Talking Agriculture with City Slickers


Because of my newfound place in the urban corporate world (while working in the rural agriculture industry) and my three-years-and-counting stint as a resident of Chicago’s ritzy west suburbs, I have spent a lot of time around people I fondly call “city slickers.” I’ve written about feelings of apprehension regarding my adjustment to suburban life, but I’ve come to love the different lifestyles I’ve had, in a separate-but-equal sort of way. There are pros and cons to living in the country, the burbs, or the city. The people you surround yourself with can make a big difference.

Sometimes the conversations you have with people in a different setting and lifestyle are priceless.

Lately, I’ve been talking to a lot of my “city slicker” friends about the agricultural life. At a get-together I recently attended, someone began tossing out facts about “cow-tipping.” This led to a discussion about different cattle and the ways in which their houses based on their purpose in life. At the cafeteria on campus, a lot of conversations arise about where certain food items come from, how they are produced, and the steps between the farm and the finished product.

Because I have been very outgoing and forward with my love of agricultural production, my friends in the city now know to come to me with questions or concerns.

Recently, a good friend of mine at my campus job took up baking. She has a fondness for pumpkin dishes, and in the last week has been fattening me up with pumpkin cookies and pumpkin bread. (If you read this, Susan, I greatly appreciate it.) While enjoying her tasty treats, I mentioned that 90-95% of the processed pumpkins in the U.S. are grown in Illinois, and that Kankakee County (my home county) is one of the top ten pumpkin producing areas of the state.

I shared that tidbit at work, and the folks who heard were impressed. A few even asked questions. By relating my knowledge to something in the “here and now” that folks were interested in and could identify with, I inserted a little bit of ag into their day.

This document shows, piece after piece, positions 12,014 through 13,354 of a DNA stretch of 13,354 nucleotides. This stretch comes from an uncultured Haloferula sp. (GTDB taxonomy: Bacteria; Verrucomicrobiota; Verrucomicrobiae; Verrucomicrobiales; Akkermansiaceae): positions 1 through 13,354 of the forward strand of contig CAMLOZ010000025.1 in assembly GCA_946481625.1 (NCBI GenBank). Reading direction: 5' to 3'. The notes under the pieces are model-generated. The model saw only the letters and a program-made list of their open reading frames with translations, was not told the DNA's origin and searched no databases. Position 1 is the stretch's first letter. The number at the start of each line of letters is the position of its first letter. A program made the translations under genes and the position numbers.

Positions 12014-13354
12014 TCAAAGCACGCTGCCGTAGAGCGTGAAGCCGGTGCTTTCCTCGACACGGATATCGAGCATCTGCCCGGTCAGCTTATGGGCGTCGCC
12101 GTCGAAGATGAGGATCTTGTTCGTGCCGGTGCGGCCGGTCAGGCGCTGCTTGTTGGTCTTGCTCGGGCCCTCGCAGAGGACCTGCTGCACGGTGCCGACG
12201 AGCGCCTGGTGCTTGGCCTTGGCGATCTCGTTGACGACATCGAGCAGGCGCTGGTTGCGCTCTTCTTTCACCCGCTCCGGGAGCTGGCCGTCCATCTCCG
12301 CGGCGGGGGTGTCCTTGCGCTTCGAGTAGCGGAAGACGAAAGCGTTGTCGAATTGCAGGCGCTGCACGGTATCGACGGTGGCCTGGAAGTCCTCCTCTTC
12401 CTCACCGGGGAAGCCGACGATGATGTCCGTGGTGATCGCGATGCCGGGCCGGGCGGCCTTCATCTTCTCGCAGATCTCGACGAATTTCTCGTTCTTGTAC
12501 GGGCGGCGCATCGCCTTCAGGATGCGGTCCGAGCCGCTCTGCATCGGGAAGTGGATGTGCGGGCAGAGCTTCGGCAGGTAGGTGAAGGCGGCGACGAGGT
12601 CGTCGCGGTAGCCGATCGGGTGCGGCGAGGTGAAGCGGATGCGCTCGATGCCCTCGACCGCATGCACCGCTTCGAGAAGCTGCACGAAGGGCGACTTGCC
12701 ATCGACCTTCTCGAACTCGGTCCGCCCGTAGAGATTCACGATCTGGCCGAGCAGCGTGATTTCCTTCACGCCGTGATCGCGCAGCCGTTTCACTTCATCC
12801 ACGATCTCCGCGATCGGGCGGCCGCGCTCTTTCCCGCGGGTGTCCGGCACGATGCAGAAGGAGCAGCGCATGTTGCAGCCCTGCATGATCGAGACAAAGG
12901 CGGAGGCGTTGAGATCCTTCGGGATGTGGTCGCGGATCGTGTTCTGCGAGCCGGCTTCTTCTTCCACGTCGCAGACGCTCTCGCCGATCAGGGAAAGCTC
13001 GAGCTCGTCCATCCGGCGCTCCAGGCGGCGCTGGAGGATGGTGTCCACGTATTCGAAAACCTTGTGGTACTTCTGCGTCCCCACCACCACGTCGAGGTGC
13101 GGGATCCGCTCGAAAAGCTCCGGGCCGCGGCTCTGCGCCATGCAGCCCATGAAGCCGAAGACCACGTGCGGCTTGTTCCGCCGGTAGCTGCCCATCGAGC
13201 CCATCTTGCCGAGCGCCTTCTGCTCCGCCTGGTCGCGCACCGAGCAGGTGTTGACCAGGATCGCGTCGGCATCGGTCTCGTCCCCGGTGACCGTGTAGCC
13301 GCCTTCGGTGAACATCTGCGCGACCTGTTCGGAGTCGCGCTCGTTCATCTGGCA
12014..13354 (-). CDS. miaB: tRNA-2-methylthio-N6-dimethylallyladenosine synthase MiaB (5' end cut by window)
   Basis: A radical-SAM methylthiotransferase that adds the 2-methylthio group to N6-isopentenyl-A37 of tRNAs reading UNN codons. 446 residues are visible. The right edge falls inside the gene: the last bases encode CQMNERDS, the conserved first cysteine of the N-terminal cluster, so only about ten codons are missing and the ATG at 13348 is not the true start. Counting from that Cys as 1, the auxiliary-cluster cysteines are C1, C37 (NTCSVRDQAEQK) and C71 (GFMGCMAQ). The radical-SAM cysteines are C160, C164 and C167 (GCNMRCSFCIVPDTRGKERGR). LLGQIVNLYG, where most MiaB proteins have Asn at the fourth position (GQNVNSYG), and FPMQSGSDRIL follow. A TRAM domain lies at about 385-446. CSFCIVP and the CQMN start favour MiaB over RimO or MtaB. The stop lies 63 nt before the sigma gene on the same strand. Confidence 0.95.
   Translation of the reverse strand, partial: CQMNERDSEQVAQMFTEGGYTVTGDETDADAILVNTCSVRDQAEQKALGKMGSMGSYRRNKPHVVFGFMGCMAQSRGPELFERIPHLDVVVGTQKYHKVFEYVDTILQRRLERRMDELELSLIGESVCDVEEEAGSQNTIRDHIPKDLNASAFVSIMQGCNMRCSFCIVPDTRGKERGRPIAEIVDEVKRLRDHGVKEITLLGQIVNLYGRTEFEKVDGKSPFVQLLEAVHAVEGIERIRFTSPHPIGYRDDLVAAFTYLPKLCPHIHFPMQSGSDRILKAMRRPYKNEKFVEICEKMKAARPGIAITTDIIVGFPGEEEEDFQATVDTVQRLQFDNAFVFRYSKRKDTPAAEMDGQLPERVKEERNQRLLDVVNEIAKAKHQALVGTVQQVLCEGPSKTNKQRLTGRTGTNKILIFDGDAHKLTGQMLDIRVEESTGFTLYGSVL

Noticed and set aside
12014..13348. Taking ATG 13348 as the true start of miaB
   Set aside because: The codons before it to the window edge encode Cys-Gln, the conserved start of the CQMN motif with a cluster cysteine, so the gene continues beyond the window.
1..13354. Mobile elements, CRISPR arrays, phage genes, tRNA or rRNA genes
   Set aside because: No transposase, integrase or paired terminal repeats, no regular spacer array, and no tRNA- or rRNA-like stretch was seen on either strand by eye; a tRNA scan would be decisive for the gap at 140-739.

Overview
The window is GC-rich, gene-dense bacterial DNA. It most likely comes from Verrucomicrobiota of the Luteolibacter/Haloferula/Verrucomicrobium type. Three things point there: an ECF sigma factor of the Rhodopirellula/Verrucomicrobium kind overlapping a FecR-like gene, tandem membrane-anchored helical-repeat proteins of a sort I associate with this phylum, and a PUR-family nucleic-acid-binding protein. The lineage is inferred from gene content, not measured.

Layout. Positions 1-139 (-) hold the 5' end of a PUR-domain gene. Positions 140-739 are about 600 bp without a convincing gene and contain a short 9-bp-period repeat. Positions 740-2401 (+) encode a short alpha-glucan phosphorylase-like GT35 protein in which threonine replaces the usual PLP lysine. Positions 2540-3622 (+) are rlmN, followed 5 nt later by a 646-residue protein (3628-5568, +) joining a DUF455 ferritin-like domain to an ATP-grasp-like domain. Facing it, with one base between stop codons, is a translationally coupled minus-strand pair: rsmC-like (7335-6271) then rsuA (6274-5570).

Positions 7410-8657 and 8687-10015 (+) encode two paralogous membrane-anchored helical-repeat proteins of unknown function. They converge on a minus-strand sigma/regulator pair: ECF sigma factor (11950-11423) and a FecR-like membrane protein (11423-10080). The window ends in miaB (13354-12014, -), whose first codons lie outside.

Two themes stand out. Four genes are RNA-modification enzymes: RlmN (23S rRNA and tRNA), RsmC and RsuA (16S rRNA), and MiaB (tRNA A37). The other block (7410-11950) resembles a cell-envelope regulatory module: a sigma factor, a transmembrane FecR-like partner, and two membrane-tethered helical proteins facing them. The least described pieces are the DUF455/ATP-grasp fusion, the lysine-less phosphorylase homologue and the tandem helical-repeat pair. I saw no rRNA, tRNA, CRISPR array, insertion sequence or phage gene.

A similar situation arose when one of my roommates bought some candy that had almonds in it. I said, “Hey, Em, did you know I went to almond orchards in California?” She mentioned that she had read it on Twitter that I had, and that we had an interesting conversation about [what I know of] almond production and some of the people I know that raise them.

It doesn’t always work that well, though.

Just a few days ago, I accidentally ended up in a heated discussion with another friend’s roommate. I had mentioned that there is a distinct difference between animal welfarists and animal rightists, and gave a brief description of each and how their view and impact agriculture. I felt that I had given a pretty fair description of what the two different groups believed in. I wanted to make an effort to understand his views, so I listened to what he said. Even though he had no desire to be involved with either mindset and didn’t have any personal involvement, he was very set on his opinion. My final statement to him on the subject was, “Well, believe what you want, but it’s my job to know these things.” Then, we went back to watching the football game.

(My friend, his roommate, mentioned that this person tends to argue for the sake of arguing and can be stubborn. I get the vibe that he pulled me into the debate for the fun of it.)

Where am I going with all of this? Well, I have a few key points to make.

  • Don’t preach ag, let the conversation happen naturally.
  • Make it fun when you can.
  • If someone disagrees, be willing to accept their opinion. If you can tell you won’t change their mind, don’t try to. It’s like the saying, “Don’t wrestle with a pig in the mud. You both get dirty, and the pig likes it.”
And this doesn’t just apply to agriculture; these little observations can be applied to sharing any valuable message you want to share. I follow the same mentality when I talk to people about my support of things like cancer research, youth involvement, and funding the arts.
FOR THE RECORD: I am not suggesting you set out each day looking to force people into agriculture conversations. I am not saying I wake up with an agenda to push my opinion on others. I am saying that ag is something I am passionate about, and when it arises in conversation I want to make the most of it. The conversations I have with people are generally naturally-rooted, organically-occurring and relevant to the preceding dialogue. It doesn’t happen because I have this obsessive need to talk about agriculture…it happens because, as humans, we have a tendency to talk about the things we love and care about.
Now that I’ve finally finished another of the draft posts sitting on my blog waiting to be completed and published, I need to move forward with my day. It’ll be a long one, but it’ll be ripe with opportunities to have fun, honest dialogue with people about the things I am passionate about (both in and out of agriculture).
So, tell us: do you have any good agvocacy stories that stand out in your mind? Any memories about talking to “city slickers” about where their ag products, both raw and value-added, come from?
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